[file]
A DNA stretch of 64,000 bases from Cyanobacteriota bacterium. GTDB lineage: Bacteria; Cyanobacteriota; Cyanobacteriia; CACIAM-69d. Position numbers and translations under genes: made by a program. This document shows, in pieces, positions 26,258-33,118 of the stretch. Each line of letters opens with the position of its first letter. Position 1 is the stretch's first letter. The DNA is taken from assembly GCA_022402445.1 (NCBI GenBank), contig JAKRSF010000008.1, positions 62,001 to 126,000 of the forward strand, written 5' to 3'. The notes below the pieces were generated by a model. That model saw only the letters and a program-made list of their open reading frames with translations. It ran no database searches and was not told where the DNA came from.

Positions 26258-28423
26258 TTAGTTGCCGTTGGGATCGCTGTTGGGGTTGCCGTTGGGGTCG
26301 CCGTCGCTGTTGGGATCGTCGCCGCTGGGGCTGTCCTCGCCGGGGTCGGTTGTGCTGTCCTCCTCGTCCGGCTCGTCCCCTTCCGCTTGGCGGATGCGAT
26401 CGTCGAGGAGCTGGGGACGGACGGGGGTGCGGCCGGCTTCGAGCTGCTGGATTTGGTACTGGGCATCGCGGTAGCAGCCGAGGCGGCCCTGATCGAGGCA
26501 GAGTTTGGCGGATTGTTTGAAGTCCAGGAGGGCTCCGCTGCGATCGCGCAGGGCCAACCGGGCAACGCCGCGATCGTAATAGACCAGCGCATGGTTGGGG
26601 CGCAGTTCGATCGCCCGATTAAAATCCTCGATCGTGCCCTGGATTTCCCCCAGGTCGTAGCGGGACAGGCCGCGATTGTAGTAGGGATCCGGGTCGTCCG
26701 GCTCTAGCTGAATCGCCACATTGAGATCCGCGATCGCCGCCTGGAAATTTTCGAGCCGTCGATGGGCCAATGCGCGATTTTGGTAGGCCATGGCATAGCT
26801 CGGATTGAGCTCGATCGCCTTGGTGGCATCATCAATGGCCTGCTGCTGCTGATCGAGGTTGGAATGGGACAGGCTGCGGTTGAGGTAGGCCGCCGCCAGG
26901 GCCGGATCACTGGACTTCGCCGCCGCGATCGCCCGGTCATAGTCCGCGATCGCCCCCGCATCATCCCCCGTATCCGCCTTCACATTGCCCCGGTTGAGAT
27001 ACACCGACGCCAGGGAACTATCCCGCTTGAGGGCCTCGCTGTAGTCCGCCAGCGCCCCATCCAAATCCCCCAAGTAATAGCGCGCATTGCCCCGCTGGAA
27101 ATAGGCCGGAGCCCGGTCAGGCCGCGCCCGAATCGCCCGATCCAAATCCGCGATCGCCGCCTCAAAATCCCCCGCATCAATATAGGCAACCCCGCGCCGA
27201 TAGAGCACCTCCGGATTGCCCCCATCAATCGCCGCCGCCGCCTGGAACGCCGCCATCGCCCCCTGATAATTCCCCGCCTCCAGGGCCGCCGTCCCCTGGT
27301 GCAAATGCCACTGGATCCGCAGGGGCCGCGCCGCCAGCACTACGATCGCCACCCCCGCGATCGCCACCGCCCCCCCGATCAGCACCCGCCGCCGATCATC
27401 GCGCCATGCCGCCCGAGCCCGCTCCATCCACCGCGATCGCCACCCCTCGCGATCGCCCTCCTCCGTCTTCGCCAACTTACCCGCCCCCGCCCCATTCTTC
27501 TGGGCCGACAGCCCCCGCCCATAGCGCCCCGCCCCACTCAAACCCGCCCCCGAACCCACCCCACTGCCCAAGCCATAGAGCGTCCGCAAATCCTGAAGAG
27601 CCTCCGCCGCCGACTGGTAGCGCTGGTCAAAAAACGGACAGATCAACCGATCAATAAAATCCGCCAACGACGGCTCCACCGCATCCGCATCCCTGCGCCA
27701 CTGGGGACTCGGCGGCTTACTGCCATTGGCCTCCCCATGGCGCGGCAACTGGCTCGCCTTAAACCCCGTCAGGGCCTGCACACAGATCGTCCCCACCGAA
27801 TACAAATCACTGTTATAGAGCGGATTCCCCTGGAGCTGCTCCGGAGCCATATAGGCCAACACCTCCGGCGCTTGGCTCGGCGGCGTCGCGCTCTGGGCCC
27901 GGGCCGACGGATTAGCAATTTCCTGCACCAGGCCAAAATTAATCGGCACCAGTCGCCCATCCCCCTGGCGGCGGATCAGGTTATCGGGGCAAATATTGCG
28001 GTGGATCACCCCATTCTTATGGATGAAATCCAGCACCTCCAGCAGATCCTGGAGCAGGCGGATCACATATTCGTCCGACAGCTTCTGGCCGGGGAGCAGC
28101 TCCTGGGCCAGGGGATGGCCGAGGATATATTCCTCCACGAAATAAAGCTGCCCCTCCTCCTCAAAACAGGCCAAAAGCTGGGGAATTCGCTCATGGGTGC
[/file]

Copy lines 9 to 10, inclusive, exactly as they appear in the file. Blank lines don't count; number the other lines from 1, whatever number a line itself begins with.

26801 CGGATTGAGCTCGATCGCCTTGGTGGCATCATCAATGGCCTGCTGCTGCTGATCGAGGTTGGAATGGGACAGGCTGCGGTTGAGGTAGGCCGCCGCCAGG
26901 GCCGGATCACTGGACTTCGCCGCCGCGATCGCCCGGTCATAGTCCGCGATCGCCCCCGCATCATCCCCCGTATCCGCCTTCACATTGCCCCGGTTGAGAT